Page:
In the last three years, I’ve probably visited Casa Azul, where Frida Kahlo was born and lived with Diego Rivera, over ten times. I come because I organize the art history study tour, Looking for Frida Kahlo and Diego Rivera.
On this latest visit last Friday with a group from Australia and New Zealand, I served as a consultant for their leader who wanted a one-day quick immersion into Frida’s life for her group.
I wondered: How do I continue to take photos of the same iconographic details of Frida and Diego’s life? The paint brushes. The photographs. The furniture. The folk art collection.
The pre-Hispanic ceramics and lava rock sculpture. The clothing. The frog urn that contains her ashes. The paintings she created out of pain. Reverence. Disappointment. Courage. Commitment to love and family. Passion.
Go to the details, I told myself. Captures the parts, not the whole. Focus on the brush strokes. The lace. The color. The shadows and reflections. The images of the men and women she loved.
Go to the details. Find the ribbons. Find the ribs of the plant leaves. The shape of flowers. The accoutrements of the corsets and built-up shoes to hide her deformities. The textures and reflections.
She put such a strong, uplifting face to the world despite her injuries — physical and emotional.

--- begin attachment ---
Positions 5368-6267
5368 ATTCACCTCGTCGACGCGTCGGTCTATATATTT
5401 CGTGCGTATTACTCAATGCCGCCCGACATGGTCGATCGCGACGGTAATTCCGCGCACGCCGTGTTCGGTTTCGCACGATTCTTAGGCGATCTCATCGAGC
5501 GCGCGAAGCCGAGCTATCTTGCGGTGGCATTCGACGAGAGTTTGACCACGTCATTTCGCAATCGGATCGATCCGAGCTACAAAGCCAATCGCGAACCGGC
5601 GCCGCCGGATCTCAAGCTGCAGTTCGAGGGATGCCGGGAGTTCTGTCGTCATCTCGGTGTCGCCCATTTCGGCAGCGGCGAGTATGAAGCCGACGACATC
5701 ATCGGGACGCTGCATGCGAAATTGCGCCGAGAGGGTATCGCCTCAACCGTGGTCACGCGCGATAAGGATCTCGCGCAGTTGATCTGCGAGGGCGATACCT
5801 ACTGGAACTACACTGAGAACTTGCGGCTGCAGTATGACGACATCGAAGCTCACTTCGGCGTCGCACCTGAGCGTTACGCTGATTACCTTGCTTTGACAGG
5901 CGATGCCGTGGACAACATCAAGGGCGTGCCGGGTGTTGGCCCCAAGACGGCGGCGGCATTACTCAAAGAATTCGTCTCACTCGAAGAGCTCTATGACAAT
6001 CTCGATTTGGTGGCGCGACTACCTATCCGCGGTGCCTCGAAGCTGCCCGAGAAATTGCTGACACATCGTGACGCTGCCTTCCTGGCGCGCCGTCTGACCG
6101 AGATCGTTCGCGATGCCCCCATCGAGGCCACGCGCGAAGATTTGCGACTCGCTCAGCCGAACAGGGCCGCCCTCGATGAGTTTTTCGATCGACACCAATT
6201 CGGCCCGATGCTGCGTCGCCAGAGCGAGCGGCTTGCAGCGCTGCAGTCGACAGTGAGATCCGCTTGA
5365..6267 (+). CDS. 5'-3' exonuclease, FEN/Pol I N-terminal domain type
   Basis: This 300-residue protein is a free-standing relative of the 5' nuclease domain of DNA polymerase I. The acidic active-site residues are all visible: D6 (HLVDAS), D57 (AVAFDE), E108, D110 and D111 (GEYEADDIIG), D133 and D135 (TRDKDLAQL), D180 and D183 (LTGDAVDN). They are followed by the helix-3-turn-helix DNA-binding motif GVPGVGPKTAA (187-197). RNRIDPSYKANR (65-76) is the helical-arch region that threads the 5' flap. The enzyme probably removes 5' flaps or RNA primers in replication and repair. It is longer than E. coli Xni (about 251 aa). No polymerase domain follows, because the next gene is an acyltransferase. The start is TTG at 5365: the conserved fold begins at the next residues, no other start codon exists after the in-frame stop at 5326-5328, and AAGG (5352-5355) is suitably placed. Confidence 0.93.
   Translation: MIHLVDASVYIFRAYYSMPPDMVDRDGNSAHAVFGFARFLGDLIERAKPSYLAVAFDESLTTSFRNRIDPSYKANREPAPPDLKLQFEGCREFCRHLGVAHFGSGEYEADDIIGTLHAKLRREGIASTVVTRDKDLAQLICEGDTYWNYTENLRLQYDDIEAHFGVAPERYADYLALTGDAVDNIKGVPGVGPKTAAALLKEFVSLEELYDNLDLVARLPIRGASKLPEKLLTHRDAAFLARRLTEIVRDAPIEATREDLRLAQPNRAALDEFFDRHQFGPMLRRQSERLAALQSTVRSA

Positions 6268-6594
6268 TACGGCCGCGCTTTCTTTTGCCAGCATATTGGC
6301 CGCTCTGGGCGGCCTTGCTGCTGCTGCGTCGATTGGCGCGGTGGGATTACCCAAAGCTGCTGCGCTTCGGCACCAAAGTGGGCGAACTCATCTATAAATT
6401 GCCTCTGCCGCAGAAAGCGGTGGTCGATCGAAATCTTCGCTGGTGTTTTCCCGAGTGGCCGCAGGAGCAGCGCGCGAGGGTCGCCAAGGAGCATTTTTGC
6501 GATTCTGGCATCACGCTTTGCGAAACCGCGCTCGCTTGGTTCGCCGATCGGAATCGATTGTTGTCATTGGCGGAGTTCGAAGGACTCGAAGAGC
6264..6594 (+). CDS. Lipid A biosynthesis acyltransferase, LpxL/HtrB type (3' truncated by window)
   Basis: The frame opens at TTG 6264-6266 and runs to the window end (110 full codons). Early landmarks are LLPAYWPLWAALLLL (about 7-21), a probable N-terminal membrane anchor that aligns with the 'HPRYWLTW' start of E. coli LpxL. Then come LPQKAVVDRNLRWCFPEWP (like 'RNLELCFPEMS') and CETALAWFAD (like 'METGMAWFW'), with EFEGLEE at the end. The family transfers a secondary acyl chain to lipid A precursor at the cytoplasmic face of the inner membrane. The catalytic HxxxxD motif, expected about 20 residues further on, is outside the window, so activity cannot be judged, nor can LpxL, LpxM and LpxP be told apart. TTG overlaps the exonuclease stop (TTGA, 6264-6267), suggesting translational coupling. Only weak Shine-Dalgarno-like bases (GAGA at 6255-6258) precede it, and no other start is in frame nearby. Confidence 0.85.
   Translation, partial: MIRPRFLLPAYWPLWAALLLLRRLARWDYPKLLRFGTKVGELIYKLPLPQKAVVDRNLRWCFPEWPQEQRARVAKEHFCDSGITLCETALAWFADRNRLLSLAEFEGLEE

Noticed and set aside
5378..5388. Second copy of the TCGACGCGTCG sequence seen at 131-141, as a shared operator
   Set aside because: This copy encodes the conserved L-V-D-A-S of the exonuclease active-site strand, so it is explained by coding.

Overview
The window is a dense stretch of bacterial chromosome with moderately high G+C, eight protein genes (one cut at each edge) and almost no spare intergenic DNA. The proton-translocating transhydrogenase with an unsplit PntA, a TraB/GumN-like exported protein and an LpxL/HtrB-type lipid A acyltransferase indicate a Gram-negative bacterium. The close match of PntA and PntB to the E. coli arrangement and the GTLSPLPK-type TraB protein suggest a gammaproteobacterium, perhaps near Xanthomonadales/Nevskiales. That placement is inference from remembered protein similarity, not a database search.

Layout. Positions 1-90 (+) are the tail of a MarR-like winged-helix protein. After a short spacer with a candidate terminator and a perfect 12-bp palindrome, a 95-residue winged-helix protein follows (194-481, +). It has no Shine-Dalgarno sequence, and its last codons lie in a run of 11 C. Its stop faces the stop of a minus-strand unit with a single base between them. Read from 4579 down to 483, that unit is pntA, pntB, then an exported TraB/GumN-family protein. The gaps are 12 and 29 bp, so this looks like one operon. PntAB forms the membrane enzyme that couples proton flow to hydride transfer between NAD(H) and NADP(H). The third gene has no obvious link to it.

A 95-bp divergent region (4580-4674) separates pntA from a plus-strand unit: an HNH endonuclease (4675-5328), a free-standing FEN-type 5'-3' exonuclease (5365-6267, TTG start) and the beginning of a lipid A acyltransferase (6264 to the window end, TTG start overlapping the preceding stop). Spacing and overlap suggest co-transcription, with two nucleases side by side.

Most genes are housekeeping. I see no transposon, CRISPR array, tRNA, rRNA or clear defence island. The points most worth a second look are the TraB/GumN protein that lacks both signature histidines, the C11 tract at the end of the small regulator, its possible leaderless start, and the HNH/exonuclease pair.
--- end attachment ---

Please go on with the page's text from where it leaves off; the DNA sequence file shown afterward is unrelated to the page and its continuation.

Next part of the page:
This trip to Casa Azul was different for me and I used the experience to examine the infinite, small parts of life that we often scan over to take in the big picture.
If you want to join me in Mexico City, Thursday, July 29, for a July 30 morning start to a three-day immersion into the murals, paintings and lives of Friday and Diego, there is a space for you. It’s so easy to fly in and out!
Why is Frida Kahlo an icon? Perhaps you would like to help me answer this question.
What does she represent for women who aspire to be independent, strong, feminine and vulnerable?
She hid her misshapen body beneath glorious hand-woven and embroidered dresses, put her best foot and face forward. Persevered and thrived.
Today, she is more famous, more revered than Diego Rivera because she exposed herself and revealed the internal, damaged self.
Andre Breton called her Mexico’s surrealist painter. She is more than that. Surrealism conjures up Salvador Dali and the distortions he saw in life. Frida reflected on her own distortions and created beauty from them.
Would Frida have become the painter she did without having suffered the trolley car accident that sent a metal spear through her uterus?
Sometimes courage requires that we each put one foot in front of the other to move forward, despite set-backs. We love Frida Kahlo because through her story she teaches us that life requires risk, innovation, and that being afraid is part of our existence.
When Frida died, Diego Rivera wanted to establish a museum to honor her. She was not yet recognized. He convinced his friend, Dolores Olmedo, to invest in purchasing Frida’s paintings and Casa Azul.
But, he made her promise not to open the green closet door, where clothing, diaries and photos remained secreted for fifty years.
In 2006, the closet was opened and art history was rewritten.